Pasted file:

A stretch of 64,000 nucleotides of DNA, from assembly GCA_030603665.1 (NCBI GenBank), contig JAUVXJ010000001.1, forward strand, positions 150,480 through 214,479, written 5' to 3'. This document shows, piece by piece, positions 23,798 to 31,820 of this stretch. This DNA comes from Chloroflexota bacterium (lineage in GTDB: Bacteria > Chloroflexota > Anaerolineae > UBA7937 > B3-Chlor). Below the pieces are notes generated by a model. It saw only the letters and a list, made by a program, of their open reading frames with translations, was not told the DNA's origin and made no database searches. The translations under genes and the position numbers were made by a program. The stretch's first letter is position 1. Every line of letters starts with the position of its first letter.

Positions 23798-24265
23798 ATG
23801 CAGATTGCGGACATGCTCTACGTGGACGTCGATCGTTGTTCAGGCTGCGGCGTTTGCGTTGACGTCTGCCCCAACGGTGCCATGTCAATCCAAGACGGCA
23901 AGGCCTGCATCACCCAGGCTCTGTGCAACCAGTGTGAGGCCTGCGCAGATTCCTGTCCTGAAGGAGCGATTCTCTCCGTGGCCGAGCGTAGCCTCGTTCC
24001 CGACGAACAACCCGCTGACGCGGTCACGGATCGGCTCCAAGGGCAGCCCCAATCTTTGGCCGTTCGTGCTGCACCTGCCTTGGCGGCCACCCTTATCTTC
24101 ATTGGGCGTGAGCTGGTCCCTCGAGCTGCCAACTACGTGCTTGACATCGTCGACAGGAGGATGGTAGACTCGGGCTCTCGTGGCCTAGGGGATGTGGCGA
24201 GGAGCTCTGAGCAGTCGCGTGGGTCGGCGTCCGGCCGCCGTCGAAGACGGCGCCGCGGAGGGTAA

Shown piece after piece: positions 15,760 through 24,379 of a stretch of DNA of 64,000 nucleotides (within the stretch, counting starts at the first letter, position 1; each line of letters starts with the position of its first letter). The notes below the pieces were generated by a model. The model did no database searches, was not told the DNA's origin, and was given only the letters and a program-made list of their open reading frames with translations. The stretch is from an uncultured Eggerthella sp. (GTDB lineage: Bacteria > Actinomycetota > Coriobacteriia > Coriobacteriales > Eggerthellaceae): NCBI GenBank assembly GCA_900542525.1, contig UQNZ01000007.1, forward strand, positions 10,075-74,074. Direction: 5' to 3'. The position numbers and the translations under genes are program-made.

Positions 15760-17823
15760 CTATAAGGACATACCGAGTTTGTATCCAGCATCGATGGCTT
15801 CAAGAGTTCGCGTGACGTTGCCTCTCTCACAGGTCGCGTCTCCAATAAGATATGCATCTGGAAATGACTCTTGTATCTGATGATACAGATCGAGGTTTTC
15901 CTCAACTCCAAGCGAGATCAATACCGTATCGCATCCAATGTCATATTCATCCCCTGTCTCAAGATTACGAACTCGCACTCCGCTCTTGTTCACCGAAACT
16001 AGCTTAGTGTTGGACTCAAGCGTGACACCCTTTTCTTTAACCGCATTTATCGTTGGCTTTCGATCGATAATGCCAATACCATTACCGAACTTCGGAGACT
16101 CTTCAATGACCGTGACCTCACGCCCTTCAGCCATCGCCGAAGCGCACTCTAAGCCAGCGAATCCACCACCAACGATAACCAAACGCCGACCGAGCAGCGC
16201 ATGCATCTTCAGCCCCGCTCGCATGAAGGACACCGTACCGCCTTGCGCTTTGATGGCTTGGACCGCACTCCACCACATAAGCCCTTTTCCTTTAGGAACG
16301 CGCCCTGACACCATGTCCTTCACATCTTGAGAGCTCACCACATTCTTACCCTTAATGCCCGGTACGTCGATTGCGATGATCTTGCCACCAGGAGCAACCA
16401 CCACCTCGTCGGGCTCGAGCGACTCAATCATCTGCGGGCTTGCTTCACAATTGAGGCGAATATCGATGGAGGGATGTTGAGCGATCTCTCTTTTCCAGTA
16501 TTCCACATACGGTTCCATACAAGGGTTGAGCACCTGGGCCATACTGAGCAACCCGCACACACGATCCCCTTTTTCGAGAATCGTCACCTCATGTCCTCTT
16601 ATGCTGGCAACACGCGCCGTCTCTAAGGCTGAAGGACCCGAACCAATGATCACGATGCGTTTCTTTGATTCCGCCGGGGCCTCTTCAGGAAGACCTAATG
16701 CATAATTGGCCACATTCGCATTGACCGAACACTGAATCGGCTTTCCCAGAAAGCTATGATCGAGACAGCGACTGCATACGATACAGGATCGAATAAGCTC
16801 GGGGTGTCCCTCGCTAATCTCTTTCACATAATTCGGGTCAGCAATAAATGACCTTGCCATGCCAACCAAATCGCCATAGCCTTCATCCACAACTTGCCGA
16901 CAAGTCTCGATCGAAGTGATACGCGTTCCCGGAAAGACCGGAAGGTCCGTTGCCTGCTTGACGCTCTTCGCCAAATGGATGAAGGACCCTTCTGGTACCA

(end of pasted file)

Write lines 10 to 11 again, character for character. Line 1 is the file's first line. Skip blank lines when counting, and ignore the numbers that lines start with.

Positions 15760-17823
15760 CTATAAGGACATACCGAGTTTGTATCCAGCATCGATGGCTT